Lesson 1: Introducing substitution & formulae

Algebra starts here!

I'm going to assume that you have little or no knowledge of algebra at this point but that you've been doing number work since you started school. I'm assuming that you can add, subtract, multiply and divide; that you have come across indices (powers and roots); that you have some experience with negative numbers; that you've worked with fractions and decimals; and that you've heard about the order of operations (sometimes called BIDMAS or BODMAS). You need to be aware that the better your number skills, the further you'll be able to progress with each algebra topic.

So, what is algebra? Algebra is the generalisation of number. OK, maybe that's a bit showy offy! Algebra is maths with letters in it. That'll do for now!

Substitution and formulae is an area of algebra that involves a lot of number work so it's a perfect place to start our journey. It also gives an insight into how useful algebra can be and this is really important.

What's a formula?

Well, imagine you take a temperature reading on an old thermometer of 80℉ but because you live in the 21st century, you want the reading in Celcius (℃). No problem, you can convert from Fahrenheit to Celcius (roughly) as follows.

Take your Fahrenheit reading, subtract 32, multiply by 5 then divide by 9. This is what you do whenever you've got a Fahrenheit reading and you want to convert it to a Celcius reading. We call this a formula and it works whatever your Fahrenheit reading is.

This formula is far too wordy for mathematicians, though, so we write it using shorthand.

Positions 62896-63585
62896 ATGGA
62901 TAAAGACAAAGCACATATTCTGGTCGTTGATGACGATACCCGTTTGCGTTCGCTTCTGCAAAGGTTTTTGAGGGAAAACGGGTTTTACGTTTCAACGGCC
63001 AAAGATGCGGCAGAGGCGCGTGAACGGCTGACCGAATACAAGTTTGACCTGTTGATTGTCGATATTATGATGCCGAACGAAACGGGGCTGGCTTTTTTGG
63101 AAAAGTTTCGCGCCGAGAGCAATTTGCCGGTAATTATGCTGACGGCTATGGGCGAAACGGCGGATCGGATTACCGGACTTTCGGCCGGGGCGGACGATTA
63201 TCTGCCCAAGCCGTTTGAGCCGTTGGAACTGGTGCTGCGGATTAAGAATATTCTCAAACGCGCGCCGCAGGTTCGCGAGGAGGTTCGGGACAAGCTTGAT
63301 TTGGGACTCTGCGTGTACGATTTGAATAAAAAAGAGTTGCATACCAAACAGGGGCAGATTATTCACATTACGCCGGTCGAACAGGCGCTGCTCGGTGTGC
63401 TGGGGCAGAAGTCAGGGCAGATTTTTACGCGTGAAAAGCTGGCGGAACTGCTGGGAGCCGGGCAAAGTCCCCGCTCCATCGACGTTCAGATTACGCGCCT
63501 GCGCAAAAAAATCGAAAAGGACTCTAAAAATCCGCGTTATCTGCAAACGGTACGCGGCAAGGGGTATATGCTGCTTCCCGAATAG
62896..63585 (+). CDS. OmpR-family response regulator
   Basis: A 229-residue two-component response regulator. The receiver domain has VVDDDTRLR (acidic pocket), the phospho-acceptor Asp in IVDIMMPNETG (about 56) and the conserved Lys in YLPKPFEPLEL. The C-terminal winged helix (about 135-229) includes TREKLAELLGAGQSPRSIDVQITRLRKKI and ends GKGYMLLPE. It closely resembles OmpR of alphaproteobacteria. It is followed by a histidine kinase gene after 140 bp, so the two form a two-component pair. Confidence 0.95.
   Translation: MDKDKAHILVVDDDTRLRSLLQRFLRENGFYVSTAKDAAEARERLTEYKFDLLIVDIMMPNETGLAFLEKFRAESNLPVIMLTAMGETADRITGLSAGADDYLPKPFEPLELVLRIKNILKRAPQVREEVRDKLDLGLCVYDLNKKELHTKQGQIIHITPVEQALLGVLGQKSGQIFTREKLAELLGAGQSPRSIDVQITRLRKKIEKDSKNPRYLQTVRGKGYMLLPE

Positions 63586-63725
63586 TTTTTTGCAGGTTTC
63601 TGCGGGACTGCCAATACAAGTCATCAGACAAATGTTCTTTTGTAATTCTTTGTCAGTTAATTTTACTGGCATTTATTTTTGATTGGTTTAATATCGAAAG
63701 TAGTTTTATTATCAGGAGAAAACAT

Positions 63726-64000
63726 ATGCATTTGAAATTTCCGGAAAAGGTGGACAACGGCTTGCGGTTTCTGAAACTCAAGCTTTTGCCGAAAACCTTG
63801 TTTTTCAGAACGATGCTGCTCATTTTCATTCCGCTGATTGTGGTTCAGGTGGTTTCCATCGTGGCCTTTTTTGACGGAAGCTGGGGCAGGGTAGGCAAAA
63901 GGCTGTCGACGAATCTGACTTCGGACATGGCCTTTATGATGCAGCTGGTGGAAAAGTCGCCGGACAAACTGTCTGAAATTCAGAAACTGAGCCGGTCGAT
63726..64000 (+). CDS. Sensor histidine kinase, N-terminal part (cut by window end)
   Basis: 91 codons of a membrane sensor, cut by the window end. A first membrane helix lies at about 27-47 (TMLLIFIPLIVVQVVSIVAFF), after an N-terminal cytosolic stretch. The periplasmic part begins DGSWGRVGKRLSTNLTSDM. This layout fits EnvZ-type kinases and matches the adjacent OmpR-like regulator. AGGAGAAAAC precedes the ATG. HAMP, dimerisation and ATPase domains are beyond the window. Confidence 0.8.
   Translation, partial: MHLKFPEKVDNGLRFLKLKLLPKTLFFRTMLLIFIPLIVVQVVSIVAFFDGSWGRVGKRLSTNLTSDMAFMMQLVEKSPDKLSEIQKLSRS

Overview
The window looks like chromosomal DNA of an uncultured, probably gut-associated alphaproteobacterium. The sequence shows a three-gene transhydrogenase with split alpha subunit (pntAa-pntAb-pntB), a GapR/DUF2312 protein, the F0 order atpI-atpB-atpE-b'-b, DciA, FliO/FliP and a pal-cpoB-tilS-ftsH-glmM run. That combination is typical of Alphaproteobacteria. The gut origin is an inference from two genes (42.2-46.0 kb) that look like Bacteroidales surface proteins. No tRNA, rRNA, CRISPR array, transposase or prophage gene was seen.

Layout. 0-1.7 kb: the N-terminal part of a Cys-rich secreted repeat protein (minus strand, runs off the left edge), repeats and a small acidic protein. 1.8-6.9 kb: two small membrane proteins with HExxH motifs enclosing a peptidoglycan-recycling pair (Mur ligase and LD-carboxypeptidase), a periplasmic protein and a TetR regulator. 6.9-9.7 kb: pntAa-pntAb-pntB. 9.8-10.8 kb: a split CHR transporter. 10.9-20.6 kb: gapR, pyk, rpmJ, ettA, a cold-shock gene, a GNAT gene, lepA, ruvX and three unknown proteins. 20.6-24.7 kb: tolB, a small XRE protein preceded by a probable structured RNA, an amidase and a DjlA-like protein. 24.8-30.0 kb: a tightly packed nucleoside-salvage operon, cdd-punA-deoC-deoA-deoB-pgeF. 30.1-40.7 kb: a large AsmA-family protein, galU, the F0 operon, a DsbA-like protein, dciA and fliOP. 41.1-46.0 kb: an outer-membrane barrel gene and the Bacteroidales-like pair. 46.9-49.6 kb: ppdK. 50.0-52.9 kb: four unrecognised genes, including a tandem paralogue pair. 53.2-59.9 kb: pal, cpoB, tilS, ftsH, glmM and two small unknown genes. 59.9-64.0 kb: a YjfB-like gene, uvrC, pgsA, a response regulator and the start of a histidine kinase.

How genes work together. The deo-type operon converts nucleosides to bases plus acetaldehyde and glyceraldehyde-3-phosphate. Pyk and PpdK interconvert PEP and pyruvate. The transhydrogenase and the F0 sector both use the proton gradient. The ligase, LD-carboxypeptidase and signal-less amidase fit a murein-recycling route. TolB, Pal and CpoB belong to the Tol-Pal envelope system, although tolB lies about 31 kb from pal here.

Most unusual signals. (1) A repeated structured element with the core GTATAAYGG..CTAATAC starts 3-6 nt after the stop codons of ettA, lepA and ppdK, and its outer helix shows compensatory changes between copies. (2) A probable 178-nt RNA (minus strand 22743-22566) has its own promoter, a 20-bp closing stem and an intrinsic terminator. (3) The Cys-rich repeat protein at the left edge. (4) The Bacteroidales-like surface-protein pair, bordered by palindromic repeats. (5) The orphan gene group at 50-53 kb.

\(C=(F-32)\times \frac{5}{9}\)

And that's where the letters come from. In this case, C stands for the amount in Celcius and F stands for the amount in Fahrenheit. We don't have to use C and F, we could use any two letters so long as we make it clear which one represents the Celcius reading and which one represents the Fahrenheit reading. Lower-case letters are actually much more common in algebra. You must stick to whatever case is used in the question.

Because the value of these letters can vary (F can be anything you want it to be and C will vary accordingly), we call them variables. So if I talk about variables in algebra, I just mean letters.

A formula is made up of a variable representing the thing we want to work out (called the subject of the formula), followed by an equals sign, followed by an expression. An expression is just a mix of numbers, variables and mathematical operations (like \(~+~\), \(~-~\), \(~\times~\) and \(~\div~\)).

Formulae are incredibly useful and they're everywhere (geometry, science and engineering, computing, economics, business and finance, etc.).

What is substitution?

Let's use our formula to convert 80℉ to Celcius.

Well, \(~F=80~\) so we can put 80 in the formula in place of \(~F~\).

Putting a number in place of a variable like this is called substitution.

\(C=(80-32)\times \frac{5}{9}\)

If we work this out using a calculator, we get roughly 27, so 80℉ is roughly equivalent to 27℃.

Over the next few lessons, you're going to practise replacing variables with numbers (substitution) and evaluating the result. But you won't be working with real formulae until you get to the final lesson. Until then you'll be working with completely made up expressions! Making up expressions allows me to target specific skills and build these step by step. These skills will prove invaluable throughout algebra, geometry and many areas of science.

Practise to master

All lessons on this site are followed by lots of carefully thought out practice questions with fully worked solutions. This lesson is an exception since it is intended simply as a general introduction to the topic.

Before moving on, though, you should know what substitution means, what a variable is and what a mathematical operation is. You should also have an idea of what a formula is and you should kind of get what an expression is. Your understanding of these will improve as you work your way through the topic.

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